by Mike Masnick
Tue, Mar 4th 2008 6:02am
warner brothers studios
With all the attention the Streisand Effect is getting these days, don't be surprised when we see more people trying to use it on purpose to their own advantage. Witness the story sent in by reader Jon R, where a Canadian folk singing group is suing Warner Bros. Studios, demanding that all Harry Potter DVDs, CDs and video games that mentioned "The Weird Sisters" be destroyed. Why? Because the folk group has a name similar, but not the same as "The Weird Sisters." It seems like such a blatant "lawsuit for the sake of publicity" that we won't even bother to name the actual folk group's name. The band isn't suggesting that the Harry Potter stories are riding on its fame (which would be the normal trademark claim), but is saying that because they're such an unknown act, people will think they ripped the name off from Harry Potter: "Consumers will assume that the smaller and less famous Canadian band is trying to take advantage of the Harry Potter fame." Actually, my guess is that they'll think that a lot more for this bogus lawsuit than for having a different, but similar, name. Warner Bros., for its part, notes that the folk group filed a similar suit before, and was told to pay $140,000, which it has not.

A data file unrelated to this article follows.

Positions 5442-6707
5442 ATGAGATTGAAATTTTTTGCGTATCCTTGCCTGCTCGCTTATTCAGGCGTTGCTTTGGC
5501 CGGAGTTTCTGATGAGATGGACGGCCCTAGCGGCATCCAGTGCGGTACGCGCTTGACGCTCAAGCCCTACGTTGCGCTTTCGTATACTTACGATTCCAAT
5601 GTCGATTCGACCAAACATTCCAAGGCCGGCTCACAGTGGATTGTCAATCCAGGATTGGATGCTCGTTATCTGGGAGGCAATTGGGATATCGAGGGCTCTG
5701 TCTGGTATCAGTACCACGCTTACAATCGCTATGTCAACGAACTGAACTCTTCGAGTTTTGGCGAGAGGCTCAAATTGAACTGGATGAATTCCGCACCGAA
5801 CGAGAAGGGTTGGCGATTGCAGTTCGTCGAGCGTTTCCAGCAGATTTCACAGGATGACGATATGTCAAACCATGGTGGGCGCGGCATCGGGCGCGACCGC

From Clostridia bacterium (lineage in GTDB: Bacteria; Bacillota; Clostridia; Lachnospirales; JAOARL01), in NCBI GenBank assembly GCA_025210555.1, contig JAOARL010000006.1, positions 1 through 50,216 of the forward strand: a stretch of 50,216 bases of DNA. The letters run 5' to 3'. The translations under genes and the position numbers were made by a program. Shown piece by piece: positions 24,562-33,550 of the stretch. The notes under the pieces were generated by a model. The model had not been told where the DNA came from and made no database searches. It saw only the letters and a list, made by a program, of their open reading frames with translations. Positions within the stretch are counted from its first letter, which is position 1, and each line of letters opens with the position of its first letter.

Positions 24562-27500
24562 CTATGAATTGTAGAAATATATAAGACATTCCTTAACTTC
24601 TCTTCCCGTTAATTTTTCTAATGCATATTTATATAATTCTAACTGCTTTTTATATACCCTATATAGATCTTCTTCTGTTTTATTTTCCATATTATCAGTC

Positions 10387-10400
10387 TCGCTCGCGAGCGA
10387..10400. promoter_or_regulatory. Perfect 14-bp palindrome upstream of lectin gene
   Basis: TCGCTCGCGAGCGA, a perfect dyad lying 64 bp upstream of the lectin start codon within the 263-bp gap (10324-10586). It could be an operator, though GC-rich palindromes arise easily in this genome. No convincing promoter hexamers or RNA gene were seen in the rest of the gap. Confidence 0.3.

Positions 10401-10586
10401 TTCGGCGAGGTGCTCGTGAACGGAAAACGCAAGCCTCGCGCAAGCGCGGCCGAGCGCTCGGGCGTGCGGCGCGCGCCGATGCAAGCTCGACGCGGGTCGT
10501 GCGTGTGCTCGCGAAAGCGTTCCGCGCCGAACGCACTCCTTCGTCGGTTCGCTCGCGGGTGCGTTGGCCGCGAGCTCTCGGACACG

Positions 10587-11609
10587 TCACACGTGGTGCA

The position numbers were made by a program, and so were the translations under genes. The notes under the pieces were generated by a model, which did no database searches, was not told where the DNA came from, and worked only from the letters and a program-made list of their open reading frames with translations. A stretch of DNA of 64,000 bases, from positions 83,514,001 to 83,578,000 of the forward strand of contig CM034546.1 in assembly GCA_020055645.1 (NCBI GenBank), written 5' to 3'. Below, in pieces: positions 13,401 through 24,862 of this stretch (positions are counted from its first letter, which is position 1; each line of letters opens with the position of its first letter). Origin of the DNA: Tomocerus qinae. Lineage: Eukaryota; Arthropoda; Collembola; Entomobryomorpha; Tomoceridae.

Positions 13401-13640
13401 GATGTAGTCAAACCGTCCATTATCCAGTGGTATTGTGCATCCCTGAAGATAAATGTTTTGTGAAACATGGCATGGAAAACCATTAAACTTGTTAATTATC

If you liked this post, you may also be interested in...
- Navajo Nation's Trademark Suit Against Urban Outfitters Proceeds; But Should It?
- Honda Tried To Get Jalopnik To Dox Commenter, Delete Posts, Meets The Streisand Effect Instead
- NFL Edging Towards Claiming A Trademark On 'The Big Game' Again
- Moosehead Vs. Mus Knuckle: The Most Canadian Trademark Spat Ever
- Key And Peele To Livestream 'Sports Commentary' During An 'Upcoming Sports Game' That They Can't Name